Society has come a long way on normalizing discussions about mental health.
With that, a growing list of brands are highlighting mental wellness in their marketing. As the issue is increasingly destigmatized—with celebrities and athletes openly discussing their own mental health—companies are seeing an opportunity to connect with consumers.
Laura Simpson, chief intelligence officer at ad giant McCann Worldgroup, said the Covid-19 pandemic played a key role in boosting mental-health awareness. “That was the straw that broke the camel’s back of finally making us have proper conversations about mental health,” she said. (Wall Street Journal, March 27)
In addition to high-profile campaigns like Powerade’s “Pause Is Power” with Olympic gymnast Simone Biles and former NBA players Chris Webber and Jason Williams, food scientist Brian Chau says food brands can lean into new marketing terms such as nootropics or adaptogens.
“Nootropics are ingredients that tout improved cognitive performance whereas adaptogens, as ingredients, tout reduced mental stress,” Chau told The Food Institute.
At the same time, food companies must be authentic in how they link mental health with their brands.
“I think there’s an opportunity there,” Robyn Carter, CEO of Jump Rope Innovation, said on a recent Food Institute Livestream event. “But I think brands have to be really clear about what they’re offering, clear about what the benefit is, what the promise is, and consumers have to feel like it’s meaningful and not just that a brand found a hot conversation and [is hopping] on the bandwagon.”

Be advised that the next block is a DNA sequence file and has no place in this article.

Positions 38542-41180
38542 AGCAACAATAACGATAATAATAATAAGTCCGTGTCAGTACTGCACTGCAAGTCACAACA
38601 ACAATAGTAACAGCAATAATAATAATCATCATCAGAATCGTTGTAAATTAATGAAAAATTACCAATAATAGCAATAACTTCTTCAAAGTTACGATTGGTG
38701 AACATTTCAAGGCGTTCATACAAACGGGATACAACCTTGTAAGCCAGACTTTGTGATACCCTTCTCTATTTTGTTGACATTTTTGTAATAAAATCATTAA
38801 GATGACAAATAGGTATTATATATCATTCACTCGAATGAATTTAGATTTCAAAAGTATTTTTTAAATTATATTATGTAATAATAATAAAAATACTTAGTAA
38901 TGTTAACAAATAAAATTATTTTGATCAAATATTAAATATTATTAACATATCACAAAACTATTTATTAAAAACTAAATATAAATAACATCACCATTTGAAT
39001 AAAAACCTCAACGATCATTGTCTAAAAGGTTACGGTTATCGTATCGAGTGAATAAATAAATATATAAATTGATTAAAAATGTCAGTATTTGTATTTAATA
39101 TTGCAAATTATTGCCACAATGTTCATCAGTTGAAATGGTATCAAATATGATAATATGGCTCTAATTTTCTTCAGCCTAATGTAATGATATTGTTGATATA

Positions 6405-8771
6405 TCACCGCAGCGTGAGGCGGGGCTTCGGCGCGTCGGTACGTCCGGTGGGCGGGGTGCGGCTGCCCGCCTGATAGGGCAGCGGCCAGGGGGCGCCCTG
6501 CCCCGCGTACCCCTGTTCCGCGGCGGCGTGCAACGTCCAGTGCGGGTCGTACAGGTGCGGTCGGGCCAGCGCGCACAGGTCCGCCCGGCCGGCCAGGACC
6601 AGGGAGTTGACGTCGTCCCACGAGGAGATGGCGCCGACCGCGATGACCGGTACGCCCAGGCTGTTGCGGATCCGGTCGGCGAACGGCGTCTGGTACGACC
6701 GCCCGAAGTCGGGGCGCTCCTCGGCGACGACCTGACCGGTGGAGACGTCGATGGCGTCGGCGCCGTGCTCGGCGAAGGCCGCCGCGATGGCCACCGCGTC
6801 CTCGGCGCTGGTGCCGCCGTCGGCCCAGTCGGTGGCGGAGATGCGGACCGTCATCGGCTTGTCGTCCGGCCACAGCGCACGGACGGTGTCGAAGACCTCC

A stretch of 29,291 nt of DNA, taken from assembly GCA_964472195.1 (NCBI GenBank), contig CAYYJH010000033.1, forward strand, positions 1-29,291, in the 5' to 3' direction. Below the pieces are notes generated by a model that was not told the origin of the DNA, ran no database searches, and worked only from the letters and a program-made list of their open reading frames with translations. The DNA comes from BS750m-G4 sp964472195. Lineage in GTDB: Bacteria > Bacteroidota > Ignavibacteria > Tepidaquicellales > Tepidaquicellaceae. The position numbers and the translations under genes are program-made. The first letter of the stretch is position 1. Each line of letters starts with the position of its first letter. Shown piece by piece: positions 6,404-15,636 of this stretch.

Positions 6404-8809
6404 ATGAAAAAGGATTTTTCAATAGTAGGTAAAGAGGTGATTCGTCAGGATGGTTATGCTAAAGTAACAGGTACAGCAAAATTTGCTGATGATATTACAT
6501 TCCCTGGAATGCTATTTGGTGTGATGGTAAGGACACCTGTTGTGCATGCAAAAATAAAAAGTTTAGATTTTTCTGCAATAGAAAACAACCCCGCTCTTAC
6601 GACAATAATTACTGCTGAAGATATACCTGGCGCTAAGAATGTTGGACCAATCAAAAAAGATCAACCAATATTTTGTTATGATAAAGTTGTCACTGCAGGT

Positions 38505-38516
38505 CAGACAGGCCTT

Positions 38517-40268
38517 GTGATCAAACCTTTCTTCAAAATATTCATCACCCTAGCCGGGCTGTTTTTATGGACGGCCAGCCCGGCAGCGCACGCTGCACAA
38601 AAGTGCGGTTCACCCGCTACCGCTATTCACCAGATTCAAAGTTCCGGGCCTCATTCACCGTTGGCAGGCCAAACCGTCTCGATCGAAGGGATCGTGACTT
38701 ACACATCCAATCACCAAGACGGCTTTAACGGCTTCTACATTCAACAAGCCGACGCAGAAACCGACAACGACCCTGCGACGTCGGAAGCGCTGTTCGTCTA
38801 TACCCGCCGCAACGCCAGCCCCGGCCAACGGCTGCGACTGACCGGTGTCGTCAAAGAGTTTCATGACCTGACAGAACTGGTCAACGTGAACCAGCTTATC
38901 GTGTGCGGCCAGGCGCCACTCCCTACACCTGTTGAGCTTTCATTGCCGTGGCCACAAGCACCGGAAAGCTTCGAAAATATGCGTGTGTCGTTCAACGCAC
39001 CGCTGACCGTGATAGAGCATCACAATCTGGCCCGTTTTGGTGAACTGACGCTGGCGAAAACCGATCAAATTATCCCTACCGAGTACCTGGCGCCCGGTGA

Linking gut health and mental health
Carter added that conversations about gut health, which has been a topic within the food industry for years, expanded during the pandemic, with an emerging discussion linking gut health and mental health. And with that, she said these conversations coming from a trusted food or beverage brand “feels acceptable.”
As a result, there are significant opportunities for food and beverage brands to market products around gut health, with the global digestive health products market projected to grow at a CAGR of 8.5% and reach around $ 72.5 billion by 2030, according to Precedence Research.
Making people happy
Another mental-health marketing takeaway is that amid the pandemic, consumers are sometimes looking for a bit of happiness in the foods they consume.
“Happiness, balance, and general wellbeing are just as important [to consumers] as physical health and nutrition,” Anne-Marie Roerink, principal and founder of 210 Analytics recently told The Food Institute. “Along with that premise, we see that traditional or nostalgic treats have a very unique role.”